than 2’0 ). Flutter can set in at wind speeds
satisfy either of the above two criteria shall be
much less than those required for exciting the
examined for dynamic effects of wind. individual modes of motion. Long span
NOTE 1 - The fundamental time period (I) may suspension bridge decks or any member of a
either be established by experimental observations on structure with large values of d/t ( where d is
similar buildings or calculated by any rational method the depth of a structure or structural member
of analysis. In the absence of such data, T may be parallel to wind stream and t is the least lateral
determined as follows for multi-storeyed buildings: dimension of a member ) are prone to low speed
flutter. Wind tunnel testing is required to.
4 For moment .resisting frames without bracing or
determine critical flutter speeds and the likely
shear walls for resisting the lateral loads
structural response. Other types of flutter are
z-=0*1 n single degree of freedom stall flutter, torsional
where flutter, etc.
n = number of storeys including basement sto- Cl Ovafiing- This walled structures with open ends
reys; and at one or both ends such as oil storage tanks,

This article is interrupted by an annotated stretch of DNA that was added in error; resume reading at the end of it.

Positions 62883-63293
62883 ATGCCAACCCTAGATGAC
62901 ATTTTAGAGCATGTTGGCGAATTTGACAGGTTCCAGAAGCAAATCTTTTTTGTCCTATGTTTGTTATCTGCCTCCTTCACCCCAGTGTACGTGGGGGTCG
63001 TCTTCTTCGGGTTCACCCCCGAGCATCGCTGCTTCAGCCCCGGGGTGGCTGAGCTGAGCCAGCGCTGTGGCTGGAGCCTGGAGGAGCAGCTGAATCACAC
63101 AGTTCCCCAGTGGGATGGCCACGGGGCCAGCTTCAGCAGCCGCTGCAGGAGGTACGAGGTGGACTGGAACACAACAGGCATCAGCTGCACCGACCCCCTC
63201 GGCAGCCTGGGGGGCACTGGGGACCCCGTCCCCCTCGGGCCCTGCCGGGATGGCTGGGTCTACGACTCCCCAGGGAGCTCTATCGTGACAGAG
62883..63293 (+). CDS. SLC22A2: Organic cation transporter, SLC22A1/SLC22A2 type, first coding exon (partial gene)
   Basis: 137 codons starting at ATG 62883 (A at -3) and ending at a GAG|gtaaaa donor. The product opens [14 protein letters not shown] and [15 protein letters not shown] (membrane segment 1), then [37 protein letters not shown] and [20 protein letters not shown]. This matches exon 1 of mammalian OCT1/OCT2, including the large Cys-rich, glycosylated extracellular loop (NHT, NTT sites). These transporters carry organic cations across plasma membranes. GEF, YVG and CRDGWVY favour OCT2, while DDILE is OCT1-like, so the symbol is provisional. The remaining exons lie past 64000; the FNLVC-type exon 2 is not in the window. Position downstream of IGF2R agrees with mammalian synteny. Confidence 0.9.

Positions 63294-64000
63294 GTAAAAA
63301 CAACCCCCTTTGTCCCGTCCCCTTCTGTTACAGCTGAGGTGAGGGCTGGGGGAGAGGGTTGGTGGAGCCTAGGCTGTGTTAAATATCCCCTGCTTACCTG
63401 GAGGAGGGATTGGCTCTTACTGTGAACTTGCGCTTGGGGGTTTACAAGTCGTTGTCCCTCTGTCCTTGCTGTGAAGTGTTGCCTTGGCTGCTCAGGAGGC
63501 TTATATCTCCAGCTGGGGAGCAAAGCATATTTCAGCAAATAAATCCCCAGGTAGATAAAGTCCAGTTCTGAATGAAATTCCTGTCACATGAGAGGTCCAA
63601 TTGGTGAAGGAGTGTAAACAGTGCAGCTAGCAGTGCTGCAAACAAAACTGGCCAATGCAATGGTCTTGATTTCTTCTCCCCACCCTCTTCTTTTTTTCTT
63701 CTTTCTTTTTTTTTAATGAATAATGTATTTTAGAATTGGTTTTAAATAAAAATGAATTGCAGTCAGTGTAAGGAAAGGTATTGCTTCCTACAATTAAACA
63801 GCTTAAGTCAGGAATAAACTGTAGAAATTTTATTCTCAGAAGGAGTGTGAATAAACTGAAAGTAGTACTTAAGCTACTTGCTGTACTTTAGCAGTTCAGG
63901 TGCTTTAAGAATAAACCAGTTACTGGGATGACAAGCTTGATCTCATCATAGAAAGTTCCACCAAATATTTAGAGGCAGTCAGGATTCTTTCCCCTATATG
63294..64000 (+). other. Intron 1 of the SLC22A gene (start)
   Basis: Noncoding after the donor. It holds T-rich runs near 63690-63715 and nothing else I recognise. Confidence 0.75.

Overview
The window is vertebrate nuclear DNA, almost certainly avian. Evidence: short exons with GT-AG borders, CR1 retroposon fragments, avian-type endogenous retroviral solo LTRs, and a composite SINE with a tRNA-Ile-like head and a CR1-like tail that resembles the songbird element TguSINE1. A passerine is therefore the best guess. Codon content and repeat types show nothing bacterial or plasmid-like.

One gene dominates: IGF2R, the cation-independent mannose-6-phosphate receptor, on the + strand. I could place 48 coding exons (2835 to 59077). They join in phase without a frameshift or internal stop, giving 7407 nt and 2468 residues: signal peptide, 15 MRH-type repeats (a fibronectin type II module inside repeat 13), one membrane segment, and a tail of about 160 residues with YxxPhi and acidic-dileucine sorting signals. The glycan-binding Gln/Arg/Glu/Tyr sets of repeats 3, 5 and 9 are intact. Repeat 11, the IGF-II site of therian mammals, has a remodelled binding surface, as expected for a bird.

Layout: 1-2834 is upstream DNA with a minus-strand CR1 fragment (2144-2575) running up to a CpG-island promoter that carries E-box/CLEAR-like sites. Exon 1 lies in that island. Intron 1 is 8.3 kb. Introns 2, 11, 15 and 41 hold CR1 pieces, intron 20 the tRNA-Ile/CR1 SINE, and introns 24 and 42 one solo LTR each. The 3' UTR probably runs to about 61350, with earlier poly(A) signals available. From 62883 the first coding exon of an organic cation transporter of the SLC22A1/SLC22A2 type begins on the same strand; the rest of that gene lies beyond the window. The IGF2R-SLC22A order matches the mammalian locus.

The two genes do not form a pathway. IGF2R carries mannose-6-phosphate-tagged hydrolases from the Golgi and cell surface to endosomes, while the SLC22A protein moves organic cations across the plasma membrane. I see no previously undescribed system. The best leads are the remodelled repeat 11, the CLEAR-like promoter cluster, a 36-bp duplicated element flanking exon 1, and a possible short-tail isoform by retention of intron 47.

b) For all others and natural draught cooling towers in which the
ratio of the diameter of minimum lateral dimen-
== 0’09 H
sion to the wall thickness is of the order of !OO
d/d or more, are prone to ovalling oscillations.
where These oscillations are characterized by periodic
H - total height of the main structure of the radial deformation of the hollow structure.
building in metres, and NATE 7 -Buildings and structures that may be
d = maximum base dimension of building in subjected to serious wind excited oscillations require
metrcs in a direction parallel to the applied careful investigation. It is to be noted that wind induc-
wind force. ed oscillations may occur at wind speeds lower than the
static design wind speed for the location.
NOTE 2 - If preliminary studies indicate that
wind-induced oscillations are likely to be rignificant, NOTE8 - Analytical methods for the response of
investigations should be persuade with the aid of analy- dynamic structures to wind loading can be found in the
tical methods or, if necessary, by means oi wind tunnel following publications:
tests on models. i) Engineering Science Data, Wind Engineering
NOTE3 - CrossLwind motions may by due to Sub-Series ( 4 volumes ), London, ESDU Inter-
lateral gustiness of the wind, unsteady wake flow (for national.
example, vortex shedding ), negative aerodynamic ii) ‘Wind Engineering in the Eighties’, Construc-
damping or to a combination of these effects. These tion Industry Research and Information Associ-
cross-wind motions, can become critical in the design of ation, 1981, London.
tall buildings/structures. iii) ‘Wind Effects on Structures’ by E. Simiu and
NOTE 4 - Motions in the direction of wind (known R.H. Scanlan, New York, John Wiley and
also as buffeting) are caused by fluctuating wind force Sons, 1978.
associated with gusts. The excitations depend on gust iv) Supplement to the National Building Code of